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Two Line Poem
Deadline: Tomorrow!

75 Words Flash Fiction
Deadline: In 4 Days

5-7-5 Poem
Deadline: Jul 10th

This Sentence Starts The Story
Deadline: Jul 15th

Faith Poetry Contest
Deadline: Jul 22nd


Poet: None
Author: None
Novel: None
Votes: None

This work has reached the exceptional level
love is ageless
The Final Storm by Spiritual Echo
 Category:  General Fiction
  Posted: January 29, 2013      Views: 494

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I need to admire you, before I can respect you. Fortunately, I'm easy to impress,

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Molly stared at the sky. To the south, the clouds were beginning to roll in, and as if in anticipation of the brewing storm, the animals were looking for safety.

The dog crept beneath the porch. The blackbirds stopped singing, and were hiding in the branches of the cedars that flanked the path to the humble cabin she shared with Sam. A rabbit was still rummaging in the vegetable garden, but otherwise there was no movement, just the humid cloak of a summer's day.

Sam was fanning himself with a newspaper, sipping lemonade and watching his wife of fifty years.

"We've been through worse, old woman," he said, knowing Molly feared these storms.

One year, a tornado swept through, slashing at windows and destroying anything in its path. Neighbours to the west had lost everything. Their own cabin had been spared, leaving nothing more than felled trees in their yard.

Molly never treated the storms as a natural occurrence, and Sam watched her as she nervously twisted the pearls on her beaded shirt.

"Sit down, woman. It won't blow in until sometime around sunset. There's nothing to do but suffer the heat. The storm will clear the air."

Sam's eyes twinkled in anticipation of what would happen when the first lightening strike touched down. Molly would be in his arms, trembling and wanting comfort. Even after all these years, Sam had not tired of the touch of her skin. The storms reminded Sam of how much Molly still needed him.

After the children had grown and moved away, the old couple had toyed with the idea of moving into town. Their children were adamant, telling them they should be near a hospital and even suggested a retirement home. Sam had been livid. He'd thrown down the phone, grabbed his axe and spent the afternoon splitting logs.

"Never been sick a day in my life," he'd muttered over supper that night, and the subject was laid to rest.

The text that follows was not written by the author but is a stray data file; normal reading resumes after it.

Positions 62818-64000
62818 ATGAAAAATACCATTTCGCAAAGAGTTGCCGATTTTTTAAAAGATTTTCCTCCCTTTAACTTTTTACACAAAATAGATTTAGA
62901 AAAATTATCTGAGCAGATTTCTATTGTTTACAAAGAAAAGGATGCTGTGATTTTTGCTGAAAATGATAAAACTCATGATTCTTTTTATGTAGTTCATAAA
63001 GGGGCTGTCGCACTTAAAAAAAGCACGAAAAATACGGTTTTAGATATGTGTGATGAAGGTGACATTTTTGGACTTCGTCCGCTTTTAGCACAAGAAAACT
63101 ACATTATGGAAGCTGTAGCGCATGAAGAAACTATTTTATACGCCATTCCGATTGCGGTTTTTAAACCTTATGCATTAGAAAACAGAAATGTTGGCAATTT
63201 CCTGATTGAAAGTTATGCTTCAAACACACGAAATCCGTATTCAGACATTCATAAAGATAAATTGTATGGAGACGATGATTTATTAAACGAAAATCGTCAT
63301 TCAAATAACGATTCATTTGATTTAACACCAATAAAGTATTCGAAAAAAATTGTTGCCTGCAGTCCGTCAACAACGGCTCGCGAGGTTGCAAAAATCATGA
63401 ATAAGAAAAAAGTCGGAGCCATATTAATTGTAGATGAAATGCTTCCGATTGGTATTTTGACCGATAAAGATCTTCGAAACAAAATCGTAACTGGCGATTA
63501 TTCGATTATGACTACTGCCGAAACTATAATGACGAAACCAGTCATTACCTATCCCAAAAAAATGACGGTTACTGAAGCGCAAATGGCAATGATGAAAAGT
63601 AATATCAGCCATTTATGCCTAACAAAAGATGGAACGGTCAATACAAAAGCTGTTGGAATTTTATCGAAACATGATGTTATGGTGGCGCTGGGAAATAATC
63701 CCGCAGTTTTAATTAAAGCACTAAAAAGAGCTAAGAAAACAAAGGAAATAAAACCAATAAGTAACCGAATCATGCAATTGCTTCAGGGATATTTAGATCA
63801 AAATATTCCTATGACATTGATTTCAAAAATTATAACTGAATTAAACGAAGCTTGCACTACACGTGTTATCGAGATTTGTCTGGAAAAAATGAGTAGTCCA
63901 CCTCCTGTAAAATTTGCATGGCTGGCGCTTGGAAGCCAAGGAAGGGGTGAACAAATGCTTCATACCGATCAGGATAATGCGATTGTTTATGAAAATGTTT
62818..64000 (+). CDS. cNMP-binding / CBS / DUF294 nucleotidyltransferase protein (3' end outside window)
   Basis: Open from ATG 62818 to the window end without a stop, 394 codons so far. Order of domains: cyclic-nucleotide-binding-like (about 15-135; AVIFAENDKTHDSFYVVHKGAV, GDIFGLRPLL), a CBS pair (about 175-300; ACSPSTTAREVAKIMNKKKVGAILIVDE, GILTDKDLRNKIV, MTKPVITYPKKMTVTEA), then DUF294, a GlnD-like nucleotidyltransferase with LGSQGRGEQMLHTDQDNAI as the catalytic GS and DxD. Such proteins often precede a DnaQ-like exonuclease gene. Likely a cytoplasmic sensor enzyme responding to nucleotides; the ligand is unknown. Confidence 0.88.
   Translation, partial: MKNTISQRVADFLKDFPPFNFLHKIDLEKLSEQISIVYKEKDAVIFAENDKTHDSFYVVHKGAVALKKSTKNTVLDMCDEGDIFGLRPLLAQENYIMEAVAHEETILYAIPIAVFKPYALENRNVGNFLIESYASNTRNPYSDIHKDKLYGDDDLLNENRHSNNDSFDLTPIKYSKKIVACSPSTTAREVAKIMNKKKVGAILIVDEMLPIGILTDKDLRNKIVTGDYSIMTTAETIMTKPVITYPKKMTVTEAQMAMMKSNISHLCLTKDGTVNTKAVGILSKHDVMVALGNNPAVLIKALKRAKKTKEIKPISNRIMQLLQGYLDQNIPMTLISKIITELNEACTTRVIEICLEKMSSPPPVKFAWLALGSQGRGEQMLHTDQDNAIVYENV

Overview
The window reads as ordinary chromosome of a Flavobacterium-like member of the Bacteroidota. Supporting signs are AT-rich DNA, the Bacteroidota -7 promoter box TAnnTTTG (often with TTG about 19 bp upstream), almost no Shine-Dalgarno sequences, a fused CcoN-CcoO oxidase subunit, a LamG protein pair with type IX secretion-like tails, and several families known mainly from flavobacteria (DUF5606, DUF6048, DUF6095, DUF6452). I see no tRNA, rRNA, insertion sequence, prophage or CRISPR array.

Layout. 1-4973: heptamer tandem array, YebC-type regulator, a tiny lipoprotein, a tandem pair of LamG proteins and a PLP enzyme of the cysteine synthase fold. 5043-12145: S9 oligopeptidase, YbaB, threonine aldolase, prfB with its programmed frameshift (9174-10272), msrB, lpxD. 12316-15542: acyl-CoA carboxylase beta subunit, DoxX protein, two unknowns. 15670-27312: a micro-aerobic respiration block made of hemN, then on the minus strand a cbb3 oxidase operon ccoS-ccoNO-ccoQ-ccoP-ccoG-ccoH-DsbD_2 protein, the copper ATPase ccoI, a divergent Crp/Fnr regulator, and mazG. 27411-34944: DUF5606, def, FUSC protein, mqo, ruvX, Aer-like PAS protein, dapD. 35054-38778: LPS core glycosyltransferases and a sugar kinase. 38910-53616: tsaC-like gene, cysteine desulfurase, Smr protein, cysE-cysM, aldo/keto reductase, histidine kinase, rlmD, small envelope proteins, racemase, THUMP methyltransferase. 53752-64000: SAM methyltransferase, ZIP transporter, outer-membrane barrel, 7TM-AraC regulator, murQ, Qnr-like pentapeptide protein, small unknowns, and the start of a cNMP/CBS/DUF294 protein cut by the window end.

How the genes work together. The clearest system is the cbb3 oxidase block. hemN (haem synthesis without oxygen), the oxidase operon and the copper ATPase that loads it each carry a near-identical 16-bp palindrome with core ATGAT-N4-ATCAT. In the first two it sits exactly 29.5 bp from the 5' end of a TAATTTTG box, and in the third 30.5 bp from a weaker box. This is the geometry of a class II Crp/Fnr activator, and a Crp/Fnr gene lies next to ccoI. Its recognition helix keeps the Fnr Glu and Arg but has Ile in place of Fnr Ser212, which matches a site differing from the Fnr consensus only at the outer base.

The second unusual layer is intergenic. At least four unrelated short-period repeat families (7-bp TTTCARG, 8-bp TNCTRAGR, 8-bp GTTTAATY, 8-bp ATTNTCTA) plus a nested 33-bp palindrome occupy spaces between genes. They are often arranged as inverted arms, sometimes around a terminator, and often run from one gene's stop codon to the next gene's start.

They sat for hours watching the southern sky darken. The temperature began to change and the wind picked up, making the heat more bearable. Despite the one hundred degree weather, Molly shivered. She finally went into the cabin to begin their evening meal. Sam napped for awhile in the wicker rocker until Molly called him for supper.

They sat quietly listening to the wind as it began to howl while they ate their dinner. Molly had prepared garden vegetables and a chicken breast. Sam was touched by both her fear and the tightening pain he felt in his chest whenever he looked at his wife. He loved the old woman with all his heart. It had been a good life, he thought.

Molly had set out candles in anticipation of the power outages that were common during storms in these parts. Sam struck a match and watched the glow light up the corners of their home.

"Don't be afraid, old woman. It'll be over before you know it."

Molly had filled the porcelain sink with soapy water and Sam grabbed a handful of bubbles, spreading them across his chin, trying to make his wife laugh.

"Do you think I should grow a beard?" he asked.

"Get on with you," she said, almost smiling, as she handed him a plate to dry.

The thunder was beginning to threaten the valley when the plate slipped out of Sam's hands. She watched it bounce across the floor and shatter. Instead of reaching for the broom, Molly's arms reached for Sam as he crumpled and slid to the ground.

"My darling old woman," he whispered. "I'm afraid it's over."

Molly's head was cradled in his arm, her ear next to his heart. She listened as the last beat of Sam's life left him.

"Please, don't leave me," she whimpered as lightning flashed across the sky.

The strikes were getting closer, the thunder was incessant when Molly rose and left the cabin. She walked into the middle of the storm. The smell of ozone permeated the night air as she raised her hands to the sky and screamed, "Take me too."

Lightning flashed around her as she slowly fell to her knees.


"I don't understand, Doctor. My mother was afraid of storms. She would never leave the cabin with lightning all around her."

"She was never touched by the lightning. Both your parents died of natural causes. They both had massive heart attacks and died almost instantly."

"How could both my parents die on the same day?"

The doctor looked over at the distraught man sitting across the desk. He had delivered him, remembering well the night of his birth. There had been a storm that night as well. Molly had refused to go to the hospital and the doctor delivered the boy on the bed, in which he was conceived,

"Son, your parents loved each other very much. They didn't want to live without the other."

The man stood up, shaking away reason, knowing the truth of the doctor's words. "Who died first?" he asked.

The doctor smiled, feeling his own age. "It really doesn't matter son. No, it doesn't matter in the least."

The Storm contest entry


Author Notes
Contest title 'Storm' required the use of the following words: rabbit,dog,clouds,blackbirds,twinkled,bounce,candles,south, beaded and bubbles in a story of less than 1000 words.
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